Wobbly, dented mailboxes are unsightly. Changing the box is a great way to add personality. Installation of a bold door-side mailbox requires only some simple drilling. A good-looking, durable freestanding mailbox just needs a hole dug for the post. Or if your existing mailbox is serviceable but drab, you can paint it or buy a seasonal wrap.
5. Repaint or stain a wood door.
If you’re not ready to spring for a new door, this is the way to go. There’s no excuse for the front door looking anything but shipshape because paint and stain are so inexpensive (and potentially free if you have some paint or stain sitting around from another job). Remove any hardware first (or you can tape around hinges and knobs if you’re feeling confident and have a steady hand). Surfaces need sanding (fine, 180-grit sandpaper should suffice), dusting, priming and two to three coats of paint. Go with the grain; follow the same procedure with stain and varnish.
6. Upgrade the front door hardware.
Basic front door hardware is easy to replace. You’ll find a wide array of bells, doorknockers and escutcheons (plates surrounding bells, keyholes, knobs) at hardware stores and flea markets. A doorbell upgrade is also easy, as there’s often no need to replace the actual chime, just the hardware surround. (If you do want to switch out the entire doorbell, there’s minor rewiring involved.) A kick plate, typically made of polished metals like rustic pewter, aged bronze, or satin nickel, boosts a door’s wow-factor while shielding it from stains and scuff marks. Switching the lockset is the most costly change you’ll make to the entry. Protection is your first priority: choose a lockset that isn’t just pretty, but that will protect your home from intruders. For a cohesive, stylized look, choose accents with the same finishes, and be sure they’re stylistically similar to your home’s design.
7. Replace old light fixtures.
Match the style and finish of new lights to other elements in your entry and you’re generally good to go. For lighting the yard, you can opt for solar-powered lights, which have three significant advantages over their hard-wired electric counterparts: There’s no assembly required, they save energy, and you can move them around with little effort. Sink a few attractive lantern-style lights into the soil that flanks walkways and the driveway. You’ll be amazed at how good this actually makes a home look.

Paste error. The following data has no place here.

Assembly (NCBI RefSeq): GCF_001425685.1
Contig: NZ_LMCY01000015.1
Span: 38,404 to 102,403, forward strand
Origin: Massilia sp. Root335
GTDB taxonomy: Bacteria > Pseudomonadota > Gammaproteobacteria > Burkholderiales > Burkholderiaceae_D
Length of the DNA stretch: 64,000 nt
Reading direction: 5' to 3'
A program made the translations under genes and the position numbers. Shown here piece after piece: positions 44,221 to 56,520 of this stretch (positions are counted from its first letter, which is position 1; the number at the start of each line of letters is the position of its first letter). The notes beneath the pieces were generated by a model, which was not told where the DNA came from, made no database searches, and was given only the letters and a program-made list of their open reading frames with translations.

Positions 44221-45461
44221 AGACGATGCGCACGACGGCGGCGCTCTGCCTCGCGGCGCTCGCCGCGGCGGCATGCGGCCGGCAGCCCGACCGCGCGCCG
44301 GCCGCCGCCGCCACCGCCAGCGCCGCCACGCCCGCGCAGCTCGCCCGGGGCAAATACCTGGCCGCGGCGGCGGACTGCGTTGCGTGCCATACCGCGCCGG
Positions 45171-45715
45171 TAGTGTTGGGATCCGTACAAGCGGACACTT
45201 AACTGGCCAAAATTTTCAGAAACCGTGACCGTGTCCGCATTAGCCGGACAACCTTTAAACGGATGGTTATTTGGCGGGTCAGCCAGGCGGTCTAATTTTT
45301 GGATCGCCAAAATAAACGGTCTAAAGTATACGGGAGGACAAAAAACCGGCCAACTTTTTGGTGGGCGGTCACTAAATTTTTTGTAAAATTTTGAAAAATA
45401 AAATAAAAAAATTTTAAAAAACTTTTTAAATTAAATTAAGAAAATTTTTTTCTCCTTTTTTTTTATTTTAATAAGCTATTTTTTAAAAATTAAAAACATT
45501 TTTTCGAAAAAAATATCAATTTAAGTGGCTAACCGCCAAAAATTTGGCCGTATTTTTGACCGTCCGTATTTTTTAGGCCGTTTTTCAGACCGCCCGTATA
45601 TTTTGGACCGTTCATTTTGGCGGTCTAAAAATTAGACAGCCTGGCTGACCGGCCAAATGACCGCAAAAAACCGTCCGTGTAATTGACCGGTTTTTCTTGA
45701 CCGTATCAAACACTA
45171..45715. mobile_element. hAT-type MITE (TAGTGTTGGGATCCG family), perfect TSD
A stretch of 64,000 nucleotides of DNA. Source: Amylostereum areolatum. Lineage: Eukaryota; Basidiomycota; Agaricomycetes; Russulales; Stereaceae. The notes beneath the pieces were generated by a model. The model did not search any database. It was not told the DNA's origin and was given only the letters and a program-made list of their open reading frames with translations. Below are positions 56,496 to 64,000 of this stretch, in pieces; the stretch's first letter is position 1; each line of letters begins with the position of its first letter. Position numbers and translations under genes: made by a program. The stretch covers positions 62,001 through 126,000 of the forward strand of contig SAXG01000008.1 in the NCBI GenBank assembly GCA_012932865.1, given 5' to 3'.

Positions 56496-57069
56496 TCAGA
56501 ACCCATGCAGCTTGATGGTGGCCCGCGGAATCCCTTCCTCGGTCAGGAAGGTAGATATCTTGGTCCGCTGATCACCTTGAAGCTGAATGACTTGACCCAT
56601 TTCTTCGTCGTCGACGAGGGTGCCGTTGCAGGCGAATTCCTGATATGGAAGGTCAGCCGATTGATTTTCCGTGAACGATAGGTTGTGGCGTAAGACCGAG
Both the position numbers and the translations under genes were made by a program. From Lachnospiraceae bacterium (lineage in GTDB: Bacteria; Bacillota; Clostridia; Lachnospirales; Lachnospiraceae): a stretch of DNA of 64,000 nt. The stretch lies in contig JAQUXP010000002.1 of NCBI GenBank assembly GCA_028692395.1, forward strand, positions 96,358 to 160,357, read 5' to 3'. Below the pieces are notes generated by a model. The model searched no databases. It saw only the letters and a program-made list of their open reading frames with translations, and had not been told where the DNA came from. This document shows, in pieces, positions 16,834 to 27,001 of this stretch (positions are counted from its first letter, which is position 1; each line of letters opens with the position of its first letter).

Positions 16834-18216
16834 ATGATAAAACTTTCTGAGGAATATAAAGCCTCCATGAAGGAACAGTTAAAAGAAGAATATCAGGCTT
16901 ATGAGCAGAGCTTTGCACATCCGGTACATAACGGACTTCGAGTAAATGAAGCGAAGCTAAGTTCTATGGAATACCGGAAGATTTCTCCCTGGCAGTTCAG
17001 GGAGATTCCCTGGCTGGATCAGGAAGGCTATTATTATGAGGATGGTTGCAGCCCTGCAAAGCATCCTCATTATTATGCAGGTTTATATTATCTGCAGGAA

8. Clean and dress up windows.
Mullions, moldings and decorative brackets can really make your exterior pop, and installation is as easy as clicking in a PVC grid over existing windows, or screwing wooden brackets into existing structures. Sometimes, the act of simply cleaning the windows—inside and out—is all you’ll need to massively improve the view. Dish detergent (or plain old vinegar) and a microfiber rag (or a piece of newspaper!) should do the trick. For hard-to-reach windows, use a cleaner formulated for outdoor use that attaches to your garden hose. It should dry to a smudge-free finish, and there’s no need to remove screens. Just wash on a cloudy, non-windy day, as breezes and sunlight dry panes too quickly, leaving unsightly streaks behind.
These and other tips abound in “Flipped Out,” There are directions for how to customize a doormat, how to build your own batten-board shutters, and how to build your own window boxes and planters, among other things. And you don’t want to miss out on how to make your very own Swiss Cheese Adirondack chair! So go ahead, get yourself a copy today. You know you want to!